Wednesday, July 25, 2007

Stewart Ross's SR500 Cafe Racer.

From The Thumper page:

"I currently own two SR500's, an 'E' and a 'H', and have owned several other SR and XT 500's over the years. My first SR (the subject of this article) was bought in Adelaide in 1980. I bought it from Basham Yamaha, with a total of 5,000 kms on it. The previous owner, an old chap, had put a sidecar on it but had found the lack of power a little too much. He had traded it on something with a bit more zap, an XS 850.

I really loved the bike from the start. Though it was not a powerhouse. It didn't take much modification to release some stray ponies. The addition of an after-market muffler and removing the airbox cover transformed the bike, and allowed an increase of 1 tooth larger on the countershaft sprocket.

Being a diehard café racer I soon got around to modifying the looks of the bike as well. A Ducati SS fairing and seat, together with homemade rearsets and Magura clip-ons were duly attached to the bike. I also found some secondhand Mulholland shocks from an RD350 in the wreckers for the rear. These shocks are still on the bike today. I also installed an extra disc and caliper (XS250) on the front operated by a standard 'E' model rear brake hose.

The first incarnation.

The bike stayed as it was for about two and a half years and was a lot of fun to ride. I actually tried to sell it at one stage, shameful I know, but when the bloke interested in it took it for a ride he was scared off when he stalled it and couldn't get it going again. He was gone for so long I thought he'd crashed it! When I eventually found him he was fairly red faced and exasperated from kicking the engine over. After I then started it with one kick he left muttering never to return.

The never-ending 'call of the bike modifier' kept on though, and in late '82 I started on it again. This time I searched out and found what I had really wanted all along. An aluminium racing tank. I thought of using Manx tanks and others, but finally luck provided me with a slightly rough TZ 'A' tank for $25.00. Staying with the genuine Yamaha theme, I then sourced an RD350LC front mudguard and chain guard, and a TZ 'G' model seat. I modified the seat, making it longer to try and avoid having to have a rear mudguard. I also installed a Wiseco 88.5mm piston and a TZ 350 powerjet carb, with the powerjet blocked off with solder to simplify jetting on the four stroke.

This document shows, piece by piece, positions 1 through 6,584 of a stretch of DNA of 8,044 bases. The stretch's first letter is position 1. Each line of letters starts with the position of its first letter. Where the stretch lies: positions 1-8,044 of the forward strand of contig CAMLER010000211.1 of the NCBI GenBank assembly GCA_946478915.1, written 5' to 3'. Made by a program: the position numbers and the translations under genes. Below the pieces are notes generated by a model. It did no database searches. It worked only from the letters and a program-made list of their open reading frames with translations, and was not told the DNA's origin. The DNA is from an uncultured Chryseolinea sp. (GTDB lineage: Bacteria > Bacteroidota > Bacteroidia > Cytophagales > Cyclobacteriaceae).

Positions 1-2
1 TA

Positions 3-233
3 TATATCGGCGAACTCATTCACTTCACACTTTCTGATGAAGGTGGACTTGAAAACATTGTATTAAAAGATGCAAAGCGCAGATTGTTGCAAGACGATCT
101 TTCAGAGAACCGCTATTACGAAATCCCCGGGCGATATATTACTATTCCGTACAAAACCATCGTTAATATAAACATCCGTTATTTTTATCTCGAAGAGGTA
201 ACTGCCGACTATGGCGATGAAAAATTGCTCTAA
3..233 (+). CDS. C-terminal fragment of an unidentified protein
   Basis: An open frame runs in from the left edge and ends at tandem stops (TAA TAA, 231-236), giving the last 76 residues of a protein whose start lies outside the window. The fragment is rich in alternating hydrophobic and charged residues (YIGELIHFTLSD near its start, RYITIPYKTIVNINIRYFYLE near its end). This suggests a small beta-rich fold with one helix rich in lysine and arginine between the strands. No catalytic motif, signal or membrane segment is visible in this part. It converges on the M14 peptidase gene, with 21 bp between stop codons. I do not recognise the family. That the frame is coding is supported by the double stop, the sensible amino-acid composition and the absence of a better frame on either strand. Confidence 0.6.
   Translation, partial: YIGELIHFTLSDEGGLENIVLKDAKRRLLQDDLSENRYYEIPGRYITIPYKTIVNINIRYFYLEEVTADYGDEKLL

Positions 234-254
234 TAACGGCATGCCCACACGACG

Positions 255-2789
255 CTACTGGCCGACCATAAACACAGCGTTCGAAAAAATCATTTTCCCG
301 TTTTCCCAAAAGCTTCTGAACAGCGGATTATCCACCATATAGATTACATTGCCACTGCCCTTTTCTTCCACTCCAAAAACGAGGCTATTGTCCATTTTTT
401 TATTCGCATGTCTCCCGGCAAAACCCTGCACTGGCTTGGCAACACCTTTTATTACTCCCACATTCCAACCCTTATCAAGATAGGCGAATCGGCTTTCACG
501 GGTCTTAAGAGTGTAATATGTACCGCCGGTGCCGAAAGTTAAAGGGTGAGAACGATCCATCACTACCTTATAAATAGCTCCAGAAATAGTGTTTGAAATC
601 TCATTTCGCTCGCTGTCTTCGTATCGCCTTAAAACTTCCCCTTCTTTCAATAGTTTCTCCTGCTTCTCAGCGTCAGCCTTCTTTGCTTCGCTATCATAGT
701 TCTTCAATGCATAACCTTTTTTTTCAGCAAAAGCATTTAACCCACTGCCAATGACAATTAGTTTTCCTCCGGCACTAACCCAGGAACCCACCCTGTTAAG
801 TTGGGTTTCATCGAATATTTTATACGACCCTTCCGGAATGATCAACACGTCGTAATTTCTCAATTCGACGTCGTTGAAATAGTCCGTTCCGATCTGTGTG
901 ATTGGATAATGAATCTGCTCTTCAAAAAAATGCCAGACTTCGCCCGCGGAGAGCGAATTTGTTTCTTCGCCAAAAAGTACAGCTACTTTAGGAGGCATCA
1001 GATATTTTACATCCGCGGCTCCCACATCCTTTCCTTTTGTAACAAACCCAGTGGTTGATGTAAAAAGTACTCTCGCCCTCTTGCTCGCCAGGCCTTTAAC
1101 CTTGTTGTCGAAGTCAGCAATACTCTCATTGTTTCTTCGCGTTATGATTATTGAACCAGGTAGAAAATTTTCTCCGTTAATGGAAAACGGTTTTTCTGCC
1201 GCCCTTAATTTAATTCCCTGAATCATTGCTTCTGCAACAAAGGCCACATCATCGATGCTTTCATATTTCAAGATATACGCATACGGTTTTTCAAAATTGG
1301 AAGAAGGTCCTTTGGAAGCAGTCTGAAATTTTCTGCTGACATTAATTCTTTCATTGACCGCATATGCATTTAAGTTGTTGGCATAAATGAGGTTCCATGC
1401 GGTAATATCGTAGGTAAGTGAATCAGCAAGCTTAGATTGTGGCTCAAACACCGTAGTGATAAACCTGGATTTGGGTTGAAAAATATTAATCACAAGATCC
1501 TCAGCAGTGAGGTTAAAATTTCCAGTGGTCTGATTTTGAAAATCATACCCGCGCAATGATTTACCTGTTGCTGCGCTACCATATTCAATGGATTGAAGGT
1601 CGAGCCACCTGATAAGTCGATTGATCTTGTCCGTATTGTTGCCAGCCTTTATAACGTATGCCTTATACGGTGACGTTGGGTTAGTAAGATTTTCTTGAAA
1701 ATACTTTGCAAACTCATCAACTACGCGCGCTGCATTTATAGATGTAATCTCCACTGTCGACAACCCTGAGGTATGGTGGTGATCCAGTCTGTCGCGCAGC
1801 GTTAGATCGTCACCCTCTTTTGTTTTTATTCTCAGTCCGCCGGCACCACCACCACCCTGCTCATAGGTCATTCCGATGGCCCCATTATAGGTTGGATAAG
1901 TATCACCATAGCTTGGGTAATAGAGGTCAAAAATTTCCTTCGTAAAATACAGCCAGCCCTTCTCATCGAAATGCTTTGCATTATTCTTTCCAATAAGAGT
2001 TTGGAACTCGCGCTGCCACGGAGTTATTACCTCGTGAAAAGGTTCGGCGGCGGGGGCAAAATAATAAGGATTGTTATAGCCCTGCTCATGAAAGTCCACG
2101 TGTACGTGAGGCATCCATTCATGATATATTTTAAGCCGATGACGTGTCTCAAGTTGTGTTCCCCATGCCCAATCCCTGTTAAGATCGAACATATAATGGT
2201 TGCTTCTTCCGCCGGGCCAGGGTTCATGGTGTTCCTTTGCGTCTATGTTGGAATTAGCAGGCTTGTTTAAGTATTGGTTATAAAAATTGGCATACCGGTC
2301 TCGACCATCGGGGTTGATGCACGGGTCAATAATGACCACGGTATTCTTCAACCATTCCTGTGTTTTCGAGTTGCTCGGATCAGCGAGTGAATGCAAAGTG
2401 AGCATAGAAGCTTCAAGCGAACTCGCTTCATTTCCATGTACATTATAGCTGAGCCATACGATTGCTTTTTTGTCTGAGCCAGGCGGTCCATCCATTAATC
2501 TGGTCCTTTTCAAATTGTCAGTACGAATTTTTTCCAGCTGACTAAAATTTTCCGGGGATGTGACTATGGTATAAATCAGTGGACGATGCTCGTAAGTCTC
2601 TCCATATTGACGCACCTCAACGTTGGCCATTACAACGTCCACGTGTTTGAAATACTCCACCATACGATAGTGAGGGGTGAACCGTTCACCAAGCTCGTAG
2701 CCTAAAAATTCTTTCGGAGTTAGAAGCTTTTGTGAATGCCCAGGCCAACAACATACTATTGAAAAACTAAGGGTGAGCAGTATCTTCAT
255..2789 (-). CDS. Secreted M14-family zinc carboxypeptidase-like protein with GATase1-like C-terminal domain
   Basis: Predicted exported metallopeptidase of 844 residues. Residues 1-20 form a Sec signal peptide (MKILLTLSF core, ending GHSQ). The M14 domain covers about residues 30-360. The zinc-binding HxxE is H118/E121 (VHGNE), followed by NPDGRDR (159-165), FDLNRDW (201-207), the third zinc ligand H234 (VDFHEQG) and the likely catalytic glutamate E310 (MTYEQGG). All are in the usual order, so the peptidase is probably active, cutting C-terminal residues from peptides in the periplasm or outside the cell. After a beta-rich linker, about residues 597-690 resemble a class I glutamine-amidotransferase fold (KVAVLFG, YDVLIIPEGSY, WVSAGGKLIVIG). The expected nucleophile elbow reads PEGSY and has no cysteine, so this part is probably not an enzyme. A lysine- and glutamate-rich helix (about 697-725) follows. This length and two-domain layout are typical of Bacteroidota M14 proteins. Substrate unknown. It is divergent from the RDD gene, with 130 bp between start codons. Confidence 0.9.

I swapped the bits I'd used to make the original to Milo, a mate of mine in Adelaide, who'd recently bought a new 'H' model. From this deal I ended up with another new SS fairing to go on with.

In the interim I'd been down to Mac Park at Mt Gambier to watch the bike races, and it was here that I saw a racing SR from Eltham Yamaha in Victoria. It had some Tingate racing stuff on it, pipe, rearsets etc. They looked great. I took down Rod's contact details from the SR rider and I was away. Rod, being the helpful chap he is, listened to my request and supplied me with a black chromed pipe and alloy megga and some rearsets. These parts arrived in March of '83. (Since that time, Rod has helped me out with numerous bits and pieces for several different bikes, including parts for a Honda CYB 350 racer replica).

The bike had been coming together and by the time the pipe arrived I was ready for the finishing touches.

Mark two:

As you can see there were other little details like gold coloured wheels, and I had removed the side covers.

As time went on the modifier in me stirred again. This time ('92 I think) I was mainly satisfied with the overall look of the bike but I felt it needed something extra, so I undertook some smaller changes. I had a front wheel left over from my Honda racer project. This comprised an Akront rim laced to a 4 leading shoe Suzuki 750 drum brake. I had replaced this wheel on the Honda when I happened across a Yamaha TR/TZ drum. I then searched for a nice large drum brake for the rear (heavy), finally deciding on one from a TX 750 Yamaha. This wheel was duly polished, and after some bearing spacer modification to fit the SR's 17mm axle and backing plate modification to accept cable operation, I fitted it and the front wheel to the bike. The gearing now is 17/38 due to being able to fit a smaller rear sprocket on the TX rear wheel. I've also fitted a 525 chain after machining the sprockets narrower to suit.

I had always hated the battery. 'Any unnecessary items on the bike, that it doesn't really need, shouldn't be there!'. (Café racers creed). I fitted a large capacitor under the seat and removed the battery box and battery. The rest of the electrics attached to the battery box, went onto an alloy plate bolted to the underside of the side cover attaching points, under the seat. I knew I hadn't cut them off for a reason!

The results looked much lighter and very 'Café'.

1 comment:

Skylar said...

Gold lesters fit the 70's bodywork much better. Plus they match the two-tone